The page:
Trial for 36 suspected militia opens in DR Congo

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A court trial for 36 suspected members of a Democratic Republic of Congo rebel group opened on Friday.

The 36 suspected members of the outlawed Kamwina Nsapu militia are being prosecuted by a military court for being behind the clashes that shook the capital Kinshasa between May and June, including an attack on a prison facility that led to the escape of 4,000 inmates.

Congolese authorities also accuse the suspects of being behind further assaults on police stations, the central market and two prosecutors’ offices.

Violence in the DR Congo has spiked since September 2016, with hundreds said to have been killed and more than a million forced to flee their homes.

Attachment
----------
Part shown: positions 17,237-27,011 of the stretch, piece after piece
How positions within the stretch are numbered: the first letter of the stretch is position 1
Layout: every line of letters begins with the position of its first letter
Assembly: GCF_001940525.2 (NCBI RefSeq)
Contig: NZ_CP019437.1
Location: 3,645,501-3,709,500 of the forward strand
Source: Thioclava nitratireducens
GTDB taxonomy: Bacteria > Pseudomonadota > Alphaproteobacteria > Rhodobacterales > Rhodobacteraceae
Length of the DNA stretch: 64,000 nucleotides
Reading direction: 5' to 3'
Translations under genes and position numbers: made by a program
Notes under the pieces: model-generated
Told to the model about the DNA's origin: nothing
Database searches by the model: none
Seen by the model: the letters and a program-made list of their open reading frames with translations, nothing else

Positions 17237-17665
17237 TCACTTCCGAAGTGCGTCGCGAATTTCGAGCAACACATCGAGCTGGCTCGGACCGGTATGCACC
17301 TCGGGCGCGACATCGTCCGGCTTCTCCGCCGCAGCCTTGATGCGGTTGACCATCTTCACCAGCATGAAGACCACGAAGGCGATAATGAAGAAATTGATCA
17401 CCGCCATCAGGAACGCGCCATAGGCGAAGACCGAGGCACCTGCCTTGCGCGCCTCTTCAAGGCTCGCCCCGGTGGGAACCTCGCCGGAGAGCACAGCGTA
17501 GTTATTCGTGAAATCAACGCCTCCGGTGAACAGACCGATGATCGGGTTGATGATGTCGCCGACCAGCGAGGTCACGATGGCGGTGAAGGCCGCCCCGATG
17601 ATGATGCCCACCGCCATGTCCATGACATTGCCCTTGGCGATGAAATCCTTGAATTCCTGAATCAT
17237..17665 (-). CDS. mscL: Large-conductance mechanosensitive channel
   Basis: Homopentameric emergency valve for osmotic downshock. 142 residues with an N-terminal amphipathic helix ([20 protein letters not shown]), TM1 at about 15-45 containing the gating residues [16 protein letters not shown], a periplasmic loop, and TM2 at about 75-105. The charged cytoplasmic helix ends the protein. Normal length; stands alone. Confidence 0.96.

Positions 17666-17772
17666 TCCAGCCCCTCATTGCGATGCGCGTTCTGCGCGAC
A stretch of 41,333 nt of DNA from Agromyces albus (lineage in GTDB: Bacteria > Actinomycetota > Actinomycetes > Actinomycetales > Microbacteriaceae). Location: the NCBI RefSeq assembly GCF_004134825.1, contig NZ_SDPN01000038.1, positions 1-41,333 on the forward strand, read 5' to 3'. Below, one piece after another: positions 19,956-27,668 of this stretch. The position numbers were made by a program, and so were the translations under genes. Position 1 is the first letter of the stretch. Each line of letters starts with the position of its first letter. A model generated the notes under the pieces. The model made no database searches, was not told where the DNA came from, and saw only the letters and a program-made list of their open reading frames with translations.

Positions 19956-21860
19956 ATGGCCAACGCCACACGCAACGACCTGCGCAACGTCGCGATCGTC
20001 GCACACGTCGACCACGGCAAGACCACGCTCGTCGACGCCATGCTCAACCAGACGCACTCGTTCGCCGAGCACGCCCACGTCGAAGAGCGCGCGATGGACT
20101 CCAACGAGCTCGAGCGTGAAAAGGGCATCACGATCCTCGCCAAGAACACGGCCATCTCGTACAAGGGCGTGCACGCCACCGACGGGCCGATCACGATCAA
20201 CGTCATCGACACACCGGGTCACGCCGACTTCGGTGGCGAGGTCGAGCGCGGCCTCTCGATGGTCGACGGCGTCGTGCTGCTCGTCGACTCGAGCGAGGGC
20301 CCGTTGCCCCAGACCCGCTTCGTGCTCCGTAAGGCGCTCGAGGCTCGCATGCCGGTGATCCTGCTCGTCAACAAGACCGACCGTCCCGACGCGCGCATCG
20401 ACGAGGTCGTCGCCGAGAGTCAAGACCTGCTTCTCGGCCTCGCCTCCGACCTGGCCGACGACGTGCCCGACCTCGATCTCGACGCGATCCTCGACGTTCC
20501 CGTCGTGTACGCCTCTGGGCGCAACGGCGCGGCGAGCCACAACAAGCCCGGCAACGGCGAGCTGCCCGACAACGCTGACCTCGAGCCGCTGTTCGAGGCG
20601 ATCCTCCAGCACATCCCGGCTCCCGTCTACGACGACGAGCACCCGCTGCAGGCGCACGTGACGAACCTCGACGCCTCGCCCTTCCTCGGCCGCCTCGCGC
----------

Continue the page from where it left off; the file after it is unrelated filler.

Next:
The violence in the country was further fueled by President Joseph Kabila’s failure to step down at the end of his term in November as required by the constitution, as the electoral authority failed to conduct an election.

The body said it could not hold the vote due to logistical challenges.

United Nations personnel in the country have uncovered mass graves in their investigations.

Two experts working for the world agency were killed in March while investigating the unrest, one of whom was beheaded.

The US Ambassador to the UN Nikki Haley visited the country in October, and said it must conduct an election before the end of 2018, or else there would be consequences, including withdrawal of international support.

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